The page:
For a random third party to intercept the message is pretty hard. For an insider who does not have need to know it could be quite easy. (Mail admins have tools to read your emails! These are needed for debugging and/or compliance monitoring.) If an upstream ISP is performing debugging or testing and they read your message with PHI it is a breach. The problem is you will never know that this occurred until the information is used improperly!

    The only way to be sure that no one can intercept the message in flight from a technical point of view is to encrypt it. Of course this does nothing to ensure that the intended recipient received it so you could still potentially have a breach on your hands.

    Another concern that I have is what do I do with all of the incoming disclosures?

    Is anyone aware of of requirements to report on these?

    If my staff did not commit the breach am I obligated to track and report it?

    How does one notify one’s customers that they may be in violation of HITECH and HIPAA if not their own institutions policies?

    Talk about a quagmire. I have not seen any discussion of these topics and would love some guidance if any one has anything that they could point me to.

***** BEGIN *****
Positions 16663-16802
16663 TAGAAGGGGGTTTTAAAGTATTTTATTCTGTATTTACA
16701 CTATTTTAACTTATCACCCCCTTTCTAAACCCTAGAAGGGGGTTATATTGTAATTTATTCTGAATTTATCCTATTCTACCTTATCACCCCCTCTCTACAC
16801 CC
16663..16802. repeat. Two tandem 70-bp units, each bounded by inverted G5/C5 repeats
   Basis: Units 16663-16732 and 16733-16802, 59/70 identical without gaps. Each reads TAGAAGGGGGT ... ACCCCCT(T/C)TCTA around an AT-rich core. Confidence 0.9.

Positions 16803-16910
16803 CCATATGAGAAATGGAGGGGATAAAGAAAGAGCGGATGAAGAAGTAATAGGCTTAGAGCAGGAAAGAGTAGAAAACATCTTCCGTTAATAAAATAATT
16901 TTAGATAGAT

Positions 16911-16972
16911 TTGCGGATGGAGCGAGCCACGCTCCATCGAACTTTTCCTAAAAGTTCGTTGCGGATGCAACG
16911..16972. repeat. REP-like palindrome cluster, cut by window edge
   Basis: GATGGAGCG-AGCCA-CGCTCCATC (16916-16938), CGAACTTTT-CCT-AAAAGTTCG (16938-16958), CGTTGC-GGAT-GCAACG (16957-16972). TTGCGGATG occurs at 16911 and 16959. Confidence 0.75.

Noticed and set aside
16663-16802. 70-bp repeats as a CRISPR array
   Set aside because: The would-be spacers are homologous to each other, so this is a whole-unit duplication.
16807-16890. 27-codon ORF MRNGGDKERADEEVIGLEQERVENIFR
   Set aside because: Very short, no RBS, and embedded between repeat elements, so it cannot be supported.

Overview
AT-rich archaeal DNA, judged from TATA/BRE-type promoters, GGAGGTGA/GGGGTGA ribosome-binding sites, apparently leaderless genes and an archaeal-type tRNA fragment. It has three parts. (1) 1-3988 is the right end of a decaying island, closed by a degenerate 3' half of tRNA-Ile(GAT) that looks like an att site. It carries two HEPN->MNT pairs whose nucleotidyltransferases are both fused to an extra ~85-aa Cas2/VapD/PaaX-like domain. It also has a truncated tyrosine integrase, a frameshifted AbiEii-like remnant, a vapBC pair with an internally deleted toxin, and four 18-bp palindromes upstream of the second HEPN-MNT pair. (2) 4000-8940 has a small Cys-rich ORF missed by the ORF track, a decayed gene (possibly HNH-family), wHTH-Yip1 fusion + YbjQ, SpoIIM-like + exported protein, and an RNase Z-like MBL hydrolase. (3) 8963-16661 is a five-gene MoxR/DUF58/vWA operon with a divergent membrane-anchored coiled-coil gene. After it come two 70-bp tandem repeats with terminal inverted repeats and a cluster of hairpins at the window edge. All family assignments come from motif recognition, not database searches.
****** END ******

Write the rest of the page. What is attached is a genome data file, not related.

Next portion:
21. Frank Ruelas says:


    A nice take away from your postings is that I detect a nice illustraion on how different folks see the same thing. Thanks for sharing.

    You asked for some input on a number of topics so I would like to offer at least the following:

    – Physicians sending unencrypted PHI through email.
    If your organization has a policy against this practice, enforce it. Being aware of noncompliance and not taking steps to correct it is a difficult position to have to defend. If not, be ready to tell a good story on why the decision, derived through the organization’s risk assessment and analysis decided not to encrypt.

    – If your staff does not commit a breach, I can’t see a reason for reporting this under the HITECH Act. However, if your staff commits an unauthorized disclosure or performs unauthorized access, there may be some actions you need to take (such as record this in an accounting of disclosures for the affected individuals) which are exclusive of breach notification requirements.

    – Notifying entities that may be in violation. A simple and simple communication may be in order. Be prepared with the who, what, why, when,where, and how that contributed to your conclusion that a violation has occurred so that the entity may respond if it decides to do so with internal actions to prevent a recurrence.

    Good luck!

  22. Elizabeth says:

    Our policy is to always encrypt ePHI at rest and in transit. However, when sending an email reminder that its time to schedule a needed appointment, does the email address and name need to be encrypted? This process equates to sending an annual postcard that its time for your annual exam.

    Under HIPAA privacy, this “disclosure” was allowed. With HIPAA Security, encryption is addressable but under HITECH it becomes required – but at what level?